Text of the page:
Tuesday, July 14, 2020


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    Rail group seeks support for statewide study

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    Passenger service between Moab, SLC, Grand Junction included in plan

    This map illustrates proposed train routes through Utah being promoted by the Utah Rail Passenger Association.
    Graphic courtesy of Mike Christensen

    A nonprofit passenger rail organization is looking to have the Utah Department of Transportation commission a study of a proposed passenger rail system operated by Amtrak that would run between Salt Lake City, Saint George, Logan, Moab, other Utah cities and Grand Junction, Colorado.

    According to Mike Christensen, executive director of the Utah Rail Passengers Association, the study would be a counterpart to a study UDOT is already conducting. The existing study, which has a price tag of $65,000, seeks to determine how much demand there is for rail service in Utah.

    Christensen said the additional study could cost roughly $2-3 million and that it would be a “pre-implementation” step to realizing his proposed rail plan for statewide passenger service.

    Christensen said that, if implemented, his plan could be in place within the next five years.

    Although the plan includes a stop in Moab, that phase would be in place later than the rest of the system, perhaps 10 to 15 years away.

    This estimate is based on how long Moab’s Uranium Mill Tailings Remedial Action project will take to complete. UMTRA is currently using the freight rail north of Moab to transport uranium mill tailings from north of town to a permanent disposal site in Crescent Junction.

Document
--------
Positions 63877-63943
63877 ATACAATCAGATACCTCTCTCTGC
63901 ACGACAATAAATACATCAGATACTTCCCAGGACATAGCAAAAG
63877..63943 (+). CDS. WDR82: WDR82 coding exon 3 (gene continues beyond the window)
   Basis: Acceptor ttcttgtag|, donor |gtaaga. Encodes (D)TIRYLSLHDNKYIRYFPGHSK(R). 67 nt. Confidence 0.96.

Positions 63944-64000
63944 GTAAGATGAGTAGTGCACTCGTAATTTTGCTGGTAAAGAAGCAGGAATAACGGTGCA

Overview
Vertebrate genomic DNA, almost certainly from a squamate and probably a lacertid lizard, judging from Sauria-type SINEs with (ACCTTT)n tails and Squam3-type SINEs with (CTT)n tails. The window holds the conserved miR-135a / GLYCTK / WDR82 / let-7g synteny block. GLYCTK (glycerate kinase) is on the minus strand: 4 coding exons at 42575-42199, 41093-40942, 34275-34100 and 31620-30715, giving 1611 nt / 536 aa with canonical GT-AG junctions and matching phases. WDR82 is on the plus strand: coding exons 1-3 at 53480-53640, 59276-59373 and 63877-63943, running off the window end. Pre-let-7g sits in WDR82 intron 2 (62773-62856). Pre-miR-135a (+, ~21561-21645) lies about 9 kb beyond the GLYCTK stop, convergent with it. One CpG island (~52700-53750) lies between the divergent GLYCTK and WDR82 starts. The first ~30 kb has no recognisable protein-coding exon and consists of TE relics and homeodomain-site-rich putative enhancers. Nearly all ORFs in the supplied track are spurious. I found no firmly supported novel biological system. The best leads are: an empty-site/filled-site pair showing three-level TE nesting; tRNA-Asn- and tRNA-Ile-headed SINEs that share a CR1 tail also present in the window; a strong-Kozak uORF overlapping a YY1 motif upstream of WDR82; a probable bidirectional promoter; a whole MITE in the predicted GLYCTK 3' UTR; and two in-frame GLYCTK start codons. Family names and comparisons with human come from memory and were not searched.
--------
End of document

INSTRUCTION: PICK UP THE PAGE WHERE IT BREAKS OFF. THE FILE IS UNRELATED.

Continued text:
Until all 16 million tons of contaminated material is removed, the rail will be dedicated to transporting the tailings.

    How the rail system would work

    Passenger railroads in the United States are primarily operated by Amtrak, which is publicly subsidized. Amtrak operates on freight lines built by private companies, such as Union Pacific and CSX.

    Amtrak currently services Salt Lake City and Grand Junction via its California Zephyr route, but according to Christensen, traveling by rail between those two destinations is less than optimal. Each day, one trip goes from Salt Lake to Grand Junction, and it leaves at 3:30 a.m.

    Christensen’s proposed plan would bring state-sponsored Amtrak service to Utah, which would mean more train service at better times for travelers and service to more cities.

    Currently, Provo, Helper and Green River are the only other cities in Utah on Amtrak’s route from San Francisco to Chicago. Christensen’s plan would bring Amtrak service to Logan, Saint George, Moab and other cities in between, and with more frequent service. Christensen said the service could be as frequent as three times daily.

    The plan would require rail to be built from Cedar City to Saint George, where none currently exists. Rail to the other stops on the routes is already laid down and owned by Union Pacific, which owns rail operated by Amtrak in other states, as well.

    For more information about the rail plan, visit UtahRPA.org.

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